Coping with Depression – The Enemy Within


By Saiyed M. Fauzan Ali

We all know how Demi Lovato overdosed herself in her expensive house and became the punchline for memes because we found relapse to be quite amusing. We talk about Ben Affleck’s drug addiction and how he went into rehab twice. It’s all so funny and entertaining until it gets tragic. Until we read an article about the boy who was found dead with a note in his hand and an empty bottle of pills. Until it’s our friend who hasn’t attended university for two weeks and doesn’t answer our calls. Mental illness can take so many forms. It can be our father who has been returning home for the last two weeks with a gloomy look on his face, or our daughter who hasn’t communicated in days. One day it can be us. Its 1 out of 4 people who are affected by mental illness, but unfortunately we are living in a world where people would come and sign the cast on our fractured hand, they would write hundreds of comments on our Facebook post about the flu we caught last week, but if we tell them we’re depressed they’ll just run the other way. We accept the injury or the illness of our body but neglect the illness of our Brain. This ignorance is the reason why the majority of the world fails to understand mental health.

I haven’t written for almost 3 months I guess, and that’s because of my tight schedule over the past many weeks. It’s probably going to get better in the coming year, but blogging has always been my ardor and so I couldn’t stay away for long.

Let’s talk about depression, and how this enemy slowly drains all our energy, hope and enthusiasm making it difficult to take that step towards a positive change. Depression is a mental illness that has a negative impact on our feelings and behavior. The worst part about depression is that it often begins its attack undetected, and slowly eats you up on the inside. It’s like a parasite that latches on to you and doesn’t let go until it takes away everything – leaving you with nothing but negativity. The symptoms may include loss of interest in favorite activities, inefficient thinking, loss of appetite, loss of energy and often recurring negative thoughts. Some of the tragic life events that we experienced play an important role in the inception or relapse of depression, but sometimes it even runs in the family because many psychologists believe that genetic influences play their part in causing depression. Nonetheless, it can be treated and it should be treated before it gets worse and cause some serious damage.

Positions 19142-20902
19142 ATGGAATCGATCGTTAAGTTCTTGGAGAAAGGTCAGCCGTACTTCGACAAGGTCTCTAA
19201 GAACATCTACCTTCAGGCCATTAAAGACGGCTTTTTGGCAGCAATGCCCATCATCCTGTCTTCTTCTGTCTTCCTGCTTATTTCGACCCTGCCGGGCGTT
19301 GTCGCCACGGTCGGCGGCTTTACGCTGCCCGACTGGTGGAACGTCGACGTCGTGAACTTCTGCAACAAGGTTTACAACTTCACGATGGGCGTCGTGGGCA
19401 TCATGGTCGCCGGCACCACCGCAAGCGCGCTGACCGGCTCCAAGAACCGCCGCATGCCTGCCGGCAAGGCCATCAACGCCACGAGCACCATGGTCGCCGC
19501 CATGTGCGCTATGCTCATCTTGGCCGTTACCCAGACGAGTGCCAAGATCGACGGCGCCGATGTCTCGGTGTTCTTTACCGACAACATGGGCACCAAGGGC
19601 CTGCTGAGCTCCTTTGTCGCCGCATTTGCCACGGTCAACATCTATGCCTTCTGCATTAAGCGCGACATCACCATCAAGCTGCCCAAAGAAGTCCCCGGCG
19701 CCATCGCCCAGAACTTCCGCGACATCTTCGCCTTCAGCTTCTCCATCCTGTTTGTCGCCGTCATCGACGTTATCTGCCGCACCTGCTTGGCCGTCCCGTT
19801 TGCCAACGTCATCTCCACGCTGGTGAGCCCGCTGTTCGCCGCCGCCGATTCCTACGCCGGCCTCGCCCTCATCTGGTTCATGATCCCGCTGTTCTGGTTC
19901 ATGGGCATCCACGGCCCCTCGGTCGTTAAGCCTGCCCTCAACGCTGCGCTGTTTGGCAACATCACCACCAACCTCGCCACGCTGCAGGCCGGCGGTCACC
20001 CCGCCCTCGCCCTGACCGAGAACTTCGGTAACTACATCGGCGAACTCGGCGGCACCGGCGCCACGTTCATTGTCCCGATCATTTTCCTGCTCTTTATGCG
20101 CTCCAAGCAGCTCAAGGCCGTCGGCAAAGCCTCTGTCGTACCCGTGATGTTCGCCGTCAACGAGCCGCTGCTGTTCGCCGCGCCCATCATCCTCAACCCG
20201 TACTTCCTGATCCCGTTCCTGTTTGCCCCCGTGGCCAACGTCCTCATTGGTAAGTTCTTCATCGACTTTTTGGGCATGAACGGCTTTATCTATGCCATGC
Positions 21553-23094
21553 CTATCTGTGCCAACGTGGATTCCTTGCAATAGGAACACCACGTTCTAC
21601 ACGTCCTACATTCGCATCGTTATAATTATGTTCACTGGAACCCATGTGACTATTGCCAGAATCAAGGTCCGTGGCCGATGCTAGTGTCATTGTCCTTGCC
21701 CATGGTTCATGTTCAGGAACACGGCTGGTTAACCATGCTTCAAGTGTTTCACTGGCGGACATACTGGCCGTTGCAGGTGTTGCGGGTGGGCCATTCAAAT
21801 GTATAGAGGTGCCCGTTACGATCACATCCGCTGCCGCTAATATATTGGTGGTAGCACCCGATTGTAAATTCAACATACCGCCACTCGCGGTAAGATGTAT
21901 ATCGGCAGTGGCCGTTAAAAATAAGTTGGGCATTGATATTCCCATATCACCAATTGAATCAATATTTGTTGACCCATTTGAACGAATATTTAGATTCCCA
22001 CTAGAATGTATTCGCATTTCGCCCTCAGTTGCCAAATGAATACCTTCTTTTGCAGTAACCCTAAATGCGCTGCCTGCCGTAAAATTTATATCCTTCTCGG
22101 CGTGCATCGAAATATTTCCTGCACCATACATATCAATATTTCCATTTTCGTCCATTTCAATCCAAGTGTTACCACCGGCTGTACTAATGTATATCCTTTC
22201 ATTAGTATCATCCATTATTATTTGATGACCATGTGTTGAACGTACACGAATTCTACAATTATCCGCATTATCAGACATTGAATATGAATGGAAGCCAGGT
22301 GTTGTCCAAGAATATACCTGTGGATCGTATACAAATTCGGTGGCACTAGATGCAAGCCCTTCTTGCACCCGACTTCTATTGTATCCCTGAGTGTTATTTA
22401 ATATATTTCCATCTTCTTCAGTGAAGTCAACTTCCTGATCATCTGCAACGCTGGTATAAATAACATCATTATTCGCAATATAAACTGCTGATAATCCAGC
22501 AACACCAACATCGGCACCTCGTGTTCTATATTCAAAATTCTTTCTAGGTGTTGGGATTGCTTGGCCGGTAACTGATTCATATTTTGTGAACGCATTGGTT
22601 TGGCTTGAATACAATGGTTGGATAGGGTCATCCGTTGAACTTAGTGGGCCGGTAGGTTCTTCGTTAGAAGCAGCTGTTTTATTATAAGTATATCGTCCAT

The first and very common treatment for depression is to workout. If I’m depressed and down, I would walk into the gym, put some heavy load on that bar and start lifting, and I like to call this the ‘Clanging and Banging Treatment’. Workout boosts the feel-good chemical endorphin present in your body and encourages the brain to rewire itself in positive ways. In addition to exercise, healthy eating is also important because it helps cope with depression. Besides, if you focus on getting in good shape – it will change your attitude towards yourself in a positive way, and the early results will encourage you to work hard and become a better version of yourself.

The second piece of advice would be to trigger the fight or fly feeling and challenge your negative thoughts. When we’re depressed, we jump on to negative and worst possible conclusions. The next time you feel depressed, start using logic as a treatment to depression. Reason with yourself and with the time you’ll successfully convince your mind and overcome your depression. My last advice is to talk to somebody who listens and do it as fast as you can. Don’t wait, because if you delay then trust me this disease will conquer your mind and make you do stuff that you’d regret later, or someone in your family will regret because of your actions.

Discuss how you feel, and the cause behind that feeling. There’s nothing in this world that doesn’t have a solution – everything can be solved and rectified. Sharing plays an important role in the treatment of depression or anxiety, and to those people who don’t listen to what somebody has to say about how they feel or how they’re depressed should start listening before it’s too late. If somebody in your household, your brother, your sister, son, daughter, wife, whoever it is isn’t talking then ask them to speak up. Scolding is never the remedy to a problem; communication is the remedy. Tell them that you care, that you understand and you’d find a solution to their problem.

Life is a beautiful gift, so never lose it to some negative thoughts that wouldn’t mean a thing in the next five years. You can fight it, and be confident, healthy and gregarious again.

Until next time, stay safe and positive!!

Fōtes Fortüna Âdiuvãt

Fortune Favours The Brave

 

– Saiyed M. Fauzan Ali is an MBA/M. Phil specialized in Supply Chain Management and a Certified LSS (USA). The author has recently published a paper in the field of management sciences and has worked in the past as a research analyst and a critical reviewer. He is the founder of The Health Sphere and a fitness and writing enthusiast. You can follow the author on his Linkedin Profile

Follow the Health Sphere on Instagram @thehealthsph